Riverside Trees Planted
L-R Cllr Celia Hodges, Laurie Harris,
More than £13,500 is being ploughed into tree planting as part of a rolling programme of riverside management.
Specialists have moved into the area upstream of Hammersmith Bridge to begin preparation work.
The Port of London Authority, London Borough of Richmond upon Thames, and members of the public have all contributed funds to the project.
On Monday (22), Mayor of Richmond upon Thames Cllr Celia Hodges marked the start of the work by planting a broad leafed lime near St Paul's School.
PLA chief executive Richard Everitt said: "We're using the funds to plant nearly 40 trees at selected locations along an eight kilometre stretch of riverside between Putney and Kew as part of our tree management programme.
"Over the coming years we'll be planting a variety of species to replace some of those we are cutting back to reduce damage to the river bank. The new trees will complement local wildlife, improve the views along the banks, and enhance river safety."
The port authority started riverside works in the area last year after specialist contractors Bartlett Consulting surveyed more than 1,000 trees.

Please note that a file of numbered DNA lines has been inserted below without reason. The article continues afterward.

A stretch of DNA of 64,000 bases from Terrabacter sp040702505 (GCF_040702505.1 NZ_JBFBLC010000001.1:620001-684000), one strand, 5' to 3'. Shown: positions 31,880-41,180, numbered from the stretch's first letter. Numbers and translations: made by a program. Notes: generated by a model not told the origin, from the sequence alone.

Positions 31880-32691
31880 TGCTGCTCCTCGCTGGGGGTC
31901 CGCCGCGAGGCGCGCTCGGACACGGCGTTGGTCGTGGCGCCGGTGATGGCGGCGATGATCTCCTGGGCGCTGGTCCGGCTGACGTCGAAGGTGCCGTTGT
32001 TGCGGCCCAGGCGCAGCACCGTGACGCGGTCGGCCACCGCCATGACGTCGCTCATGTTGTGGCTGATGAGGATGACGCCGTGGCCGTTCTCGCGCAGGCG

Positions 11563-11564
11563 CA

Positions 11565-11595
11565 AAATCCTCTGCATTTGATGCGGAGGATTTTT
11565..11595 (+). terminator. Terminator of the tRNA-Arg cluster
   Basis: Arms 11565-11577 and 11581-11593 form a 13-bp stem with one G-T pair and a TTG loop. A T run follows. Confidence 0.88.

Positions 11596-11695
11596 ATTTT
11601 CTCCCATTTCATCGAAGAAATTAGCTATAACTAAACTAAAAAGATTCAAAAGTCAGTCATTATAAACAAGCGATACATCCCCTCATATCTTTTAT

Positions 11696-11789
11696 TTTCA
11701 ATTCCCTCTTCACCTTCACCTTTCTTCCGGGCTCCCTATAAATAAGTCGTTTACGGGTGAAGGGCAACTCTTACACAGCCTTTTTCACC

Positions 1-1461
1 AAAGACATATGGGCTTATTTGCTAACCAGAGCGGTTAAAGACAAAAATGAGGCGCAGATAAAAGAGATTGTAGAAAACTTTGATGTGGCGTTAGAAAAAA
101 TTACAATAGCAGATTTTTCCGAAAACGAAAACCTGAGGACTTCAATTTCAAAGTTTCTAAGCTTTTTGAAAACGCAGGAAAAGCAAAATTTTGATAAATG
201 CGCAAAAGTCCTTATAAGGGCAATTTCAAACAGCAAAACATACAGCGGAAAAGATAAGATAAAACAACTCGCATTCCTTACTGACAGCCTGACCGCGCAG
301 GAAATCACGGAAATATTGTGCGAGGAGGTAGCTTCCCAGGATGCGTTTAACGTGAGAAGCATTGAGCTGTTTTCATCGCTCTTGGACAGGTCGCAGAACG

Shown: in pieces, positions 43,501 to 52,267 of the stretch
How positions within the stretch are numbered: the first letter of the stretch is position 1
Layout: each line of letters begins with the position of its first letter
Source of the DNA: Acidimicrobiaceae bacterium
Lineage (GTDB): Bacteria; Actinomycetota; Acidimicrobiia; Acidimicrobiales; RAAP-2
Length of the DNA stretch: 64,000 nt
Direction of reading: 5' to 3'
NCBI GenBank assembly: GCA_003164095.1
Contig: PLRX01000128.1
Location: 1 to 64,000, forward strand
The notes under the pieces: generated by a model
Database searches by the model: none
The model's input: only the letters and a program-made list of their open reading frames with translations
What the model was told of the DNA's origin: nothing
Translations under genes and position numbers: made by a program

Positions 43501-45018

The PLA was particularly concerned by the damage some trees were causing to the revetment walls which line and protect the banks, and others which threatened the safety of river and towpath users.
Trees which presented the most immediate safety risks have been pollarded or felled.
But a programme of tree work in the area will continue over the next 20 years.
All work is done in the winter months to cause minimal disruption to wildlife.
After the planting ceremony, Cllr Celia Hodges, Mayor of Richmond upon Thames, said: "I'm very happy to see the start of this round of tree planting, which is a collaboration between the Council and the Port of London Authority and has come about thanks to the help of a number of people living in the area. They have given time and ideas to the process which has led to a project we hope everyone can get behind.
"Once the trees are all in place the towpath will be an even more pleasant place to walk. Importantly as well, when the most problematic trees have been dealt with, the riverbank walls will be stronger and it will be that bit easier for rowers and sailors to navigate the river."